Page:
By Allan Fuller
A Blue Plaque at the former home of Professor Abdus Salam has been unveiled in Putney.
English Heritage have installed the plaque on a house on Campion Road where Professor Salam’s lived from 1957 until his death in 1996. This coincided with his time at Imperial College, during which he set up the Theoretical Physics Department with the late Professor Paul T Matthews.
The plaque, which reads: Abdus Salam 1926-1996. Physicist, Nobel Laureate and champion of science in developing countries lived here.
The Blue Plaque for Abdus SalamProfessor Salam was born in 1926 in what is now Pakistan, and came to the UK in 1946 to study for his PhD at Cambridge. In 1957, he was appointed Professor of Applied Mathematics at Imperial. His work concerned quantum electrodynamics and quantum field theory, and he contributed to the formulation of the ‘Standard Model’ of particle physics.
He was awarded the Nobel Prize for Physics in 1979, alongside Sheldon Glashow and Steven Weinberg, for his contribution to the electroweak unification theory. He was also a promoter of science education in the developing world, founding the International Centre for Theoretical Physics (ICTP) in Trieste, Italy, in 1964, where scientists from developing countries would be able to come on a regular basis to interact with leaders in the field.
Professor Michael Duff, from the Department of Physics at Imperial, completed his PhD in 1972 under the supervision of Professor Salam, and formerly held the title of Abdus Salam Professor of Theoretical Physics.
He said, “A blue plaque on the house in Putney where he lived for 40 years is a fitting tribute to Nobel Laureate Abdus Salam, who was not only one of the finest scientists of the twentieth century, having unified two of the four fundamental forces of nature, but who also dedicated his life to the betterment of science and education in the developing world.”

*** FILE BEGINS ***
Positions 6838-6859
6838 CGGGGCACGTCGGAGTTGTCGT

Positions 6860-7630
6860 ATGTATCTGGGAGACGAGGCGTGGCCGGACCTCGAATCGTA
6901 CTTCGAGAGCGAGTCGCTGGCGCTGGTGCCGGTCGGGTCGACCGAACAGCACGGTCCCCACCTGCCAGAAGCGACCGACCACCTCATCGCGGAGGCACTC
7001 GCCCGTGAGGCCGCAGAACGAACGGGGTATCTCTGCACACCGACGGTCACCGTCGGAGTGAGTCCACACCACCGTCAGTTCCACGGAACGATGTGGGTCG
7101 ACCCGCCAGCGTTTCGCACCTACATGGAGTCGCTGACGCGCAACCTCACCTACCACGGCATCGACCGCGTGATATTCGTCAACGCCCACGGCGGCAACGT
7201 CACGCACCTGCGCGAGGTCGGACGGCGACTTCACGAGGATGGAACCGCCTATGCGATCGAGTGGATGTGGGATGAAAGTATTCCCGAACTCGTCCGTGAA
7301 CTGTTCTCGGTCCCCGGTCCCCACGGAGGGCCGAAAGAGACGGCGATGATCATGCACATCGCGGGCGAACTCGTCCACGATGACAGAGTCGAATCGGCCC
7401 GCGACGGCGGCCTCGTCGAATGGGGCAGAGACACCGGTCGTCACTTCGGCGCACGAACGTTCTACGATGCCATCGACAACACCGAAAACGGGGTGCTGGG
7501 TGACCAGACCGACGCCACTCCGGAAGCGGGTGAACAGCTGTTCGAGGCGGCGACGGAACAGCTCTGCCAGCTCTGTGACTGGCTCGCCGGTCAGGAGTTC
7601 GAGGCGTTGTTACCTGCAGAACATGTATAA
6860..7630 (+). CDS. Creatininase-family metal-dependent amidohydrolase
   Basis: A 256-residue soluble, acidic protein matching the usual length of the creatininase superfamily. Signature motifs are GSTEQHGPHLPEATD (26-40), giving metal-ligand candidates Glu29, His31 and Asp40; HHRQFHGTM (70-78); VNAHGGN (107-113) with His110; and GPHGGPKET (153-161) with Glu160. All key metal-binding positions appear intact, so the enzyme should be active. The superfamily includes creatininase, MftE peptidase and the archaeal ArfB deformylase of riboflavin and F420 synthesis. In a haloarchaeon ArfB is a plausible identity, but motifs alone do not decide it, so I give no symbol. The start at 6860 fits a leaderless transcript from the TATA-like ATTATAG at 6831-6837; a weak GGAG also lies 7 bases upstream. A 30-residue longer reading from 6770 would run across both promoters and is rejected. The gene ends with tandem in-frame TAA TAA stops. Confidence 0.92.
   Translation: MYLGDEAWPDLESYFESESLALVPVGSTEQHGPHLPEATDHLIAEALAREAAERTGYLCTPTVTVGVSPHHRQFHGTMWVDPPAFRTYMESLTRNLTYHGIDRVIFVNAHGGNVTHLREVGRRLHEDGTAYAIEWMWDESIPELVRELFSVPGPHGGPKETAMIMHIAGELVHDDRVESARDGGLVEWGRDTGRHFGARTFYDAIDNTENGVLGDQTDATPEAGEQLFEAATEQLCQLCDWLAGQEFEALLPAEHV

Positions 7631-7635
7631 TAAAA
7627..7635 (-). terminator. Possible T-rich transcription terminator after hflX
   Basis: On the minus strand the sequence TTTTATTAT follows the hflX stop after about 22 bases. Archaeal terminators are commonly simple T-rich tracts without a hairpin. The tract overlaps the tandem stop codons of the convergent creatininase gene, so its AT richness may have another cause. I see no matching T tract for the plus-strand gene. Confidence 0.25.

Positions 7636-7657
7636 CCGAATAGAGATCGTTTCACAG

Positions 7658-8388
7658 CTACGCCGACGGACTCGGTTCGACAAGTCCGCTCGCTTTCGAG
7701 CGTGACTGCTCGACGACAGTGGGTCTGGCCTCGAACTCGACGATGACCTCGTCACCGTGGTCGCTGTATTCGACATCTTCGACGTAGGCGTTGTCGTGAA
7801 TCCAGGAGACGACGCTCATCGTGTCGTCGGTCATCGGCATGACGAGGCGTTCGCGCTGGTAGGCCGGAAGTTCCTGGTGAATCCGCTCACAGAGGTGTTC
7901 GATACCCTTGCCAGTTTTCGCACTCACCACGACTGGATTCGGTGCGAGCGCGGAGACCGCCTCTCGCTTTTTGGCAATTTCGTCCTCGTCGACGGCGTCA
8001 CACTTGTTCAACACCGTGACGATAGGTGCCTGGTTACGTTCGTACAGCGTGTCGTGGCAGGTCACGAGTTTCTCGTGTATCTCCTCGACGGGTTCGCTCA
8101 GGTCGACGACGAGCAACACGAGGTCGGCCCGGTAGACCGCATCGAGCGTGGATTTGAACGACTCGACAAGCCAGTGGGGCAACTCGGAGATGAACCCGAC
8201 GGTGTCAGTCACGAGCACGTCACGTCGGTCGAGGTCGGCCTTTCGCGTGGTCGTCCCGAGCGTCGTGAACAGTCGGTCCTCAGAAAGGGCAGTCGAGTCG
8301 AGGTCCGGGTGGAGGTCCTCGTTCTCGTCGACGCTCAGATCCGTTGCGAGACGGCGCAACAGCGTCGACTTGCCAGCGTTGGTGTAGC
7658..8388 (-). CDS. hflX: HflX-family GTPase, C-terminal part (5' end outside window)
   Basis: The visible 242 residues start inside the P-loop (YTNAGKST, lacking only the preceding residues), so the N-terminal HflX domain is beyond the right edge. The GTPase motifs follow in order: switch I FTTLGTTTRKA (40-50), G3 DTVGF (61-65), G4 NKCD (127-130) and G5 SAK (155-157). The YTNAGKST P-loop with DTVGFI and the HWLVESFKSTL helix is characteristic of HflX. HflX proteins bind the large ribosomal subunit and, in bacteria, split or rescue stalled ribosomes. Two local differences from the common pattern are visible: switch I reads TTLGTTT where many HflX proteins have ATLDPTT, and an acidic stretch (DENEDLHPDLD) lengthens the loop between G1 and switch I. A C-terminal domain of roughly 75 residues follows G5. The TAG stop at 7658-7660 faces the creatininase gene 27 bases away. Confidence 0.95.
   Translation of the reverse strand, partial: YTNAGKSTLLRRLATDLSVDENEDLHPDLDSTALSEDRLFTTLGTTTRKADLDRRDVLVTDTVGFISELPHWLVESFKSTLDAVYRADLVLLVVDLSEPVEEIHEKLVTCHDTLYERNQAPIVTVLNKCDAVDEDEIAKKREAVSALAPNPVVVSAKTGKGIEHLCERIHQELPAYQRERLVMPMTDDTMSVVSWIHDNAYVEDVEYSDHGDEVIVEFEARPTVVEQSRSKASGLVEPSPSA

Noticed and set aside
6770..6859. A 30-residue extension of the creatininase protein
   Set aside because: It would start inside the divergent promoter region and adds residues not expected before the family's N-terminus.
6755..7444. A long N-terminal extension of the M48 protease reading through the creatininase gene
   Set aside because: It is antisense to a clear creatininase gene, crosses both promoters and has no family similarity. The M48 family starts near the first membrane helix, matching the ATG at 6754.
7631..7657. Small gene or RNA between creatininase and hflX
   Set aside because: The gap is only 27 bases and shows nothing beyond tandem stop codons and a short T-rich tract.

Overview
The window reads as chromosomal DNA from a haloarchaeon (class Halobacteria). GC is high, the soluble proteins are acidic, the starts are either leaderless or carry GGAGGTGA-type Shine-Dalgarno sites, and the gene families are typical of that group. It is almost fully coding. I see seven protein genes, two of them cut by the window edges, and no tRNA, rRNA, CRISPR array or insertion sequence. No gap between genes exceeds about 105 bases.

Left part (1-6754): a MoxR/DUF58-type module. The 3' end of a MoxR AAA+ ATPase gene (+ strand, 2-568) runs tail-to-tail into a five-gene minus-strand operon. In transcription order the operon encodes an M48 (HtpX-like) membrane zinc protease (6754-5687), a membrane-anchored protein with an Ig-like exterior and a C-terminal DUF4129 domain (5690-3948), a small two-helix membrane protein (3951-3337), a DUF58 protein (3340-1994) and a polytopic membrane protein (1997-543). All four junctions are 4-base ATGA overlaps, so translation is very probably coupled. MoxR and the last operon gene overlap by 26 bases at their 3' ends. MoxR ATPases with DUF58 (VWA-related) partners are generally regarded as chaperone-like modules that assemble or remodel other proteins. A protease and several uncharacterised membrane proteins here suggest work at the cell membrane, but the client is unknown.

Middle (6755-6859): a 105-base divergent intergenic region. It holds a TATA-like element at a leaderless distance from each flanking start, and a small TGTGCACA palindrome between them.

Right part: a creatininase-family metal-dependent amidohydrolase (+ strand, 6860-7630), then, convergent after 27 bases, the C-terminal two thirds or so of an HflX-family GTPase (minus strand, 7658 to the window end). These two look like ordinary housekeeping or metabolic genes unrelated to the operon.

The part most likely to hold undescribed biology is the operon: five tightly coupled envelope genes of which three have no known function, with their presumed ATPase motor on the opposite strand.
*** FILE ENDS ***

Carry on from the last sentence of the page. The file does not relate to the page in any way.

The Theoretical Physics group in 1964, with Salam at the front
Imperial’s Provost, Professor Ian Walmsley, was also taught by Professor Salam while a student at Imperial in the 1970s. He said, “Abdus Salam’s contributions to physics were profound, and his commitment to science deep, as exemplified by his founding of the International Centre for Theoretical Physics in Trieste, which has the aim of building science capability and capacity in the developing world.”
Abdus Salam’s son, Ahmad Salam, said: “The fact that most of the plaque is taken up with the words ‘champion of science in developing countries’ would have made my father very happy. For him, above all else, that was the legacy he wanted to impart.
“To be honoured in this way would have been truly humbling to a man who believed ‘scientific thought and its creation is the common and shared heritage of mankind.’ This was a belief fully supported by the ideals, freedoms and values he found here in England. He loved the intellectual freedom, the religious freedom and the respect for people of education.”
Images published with kind permission of Imperial College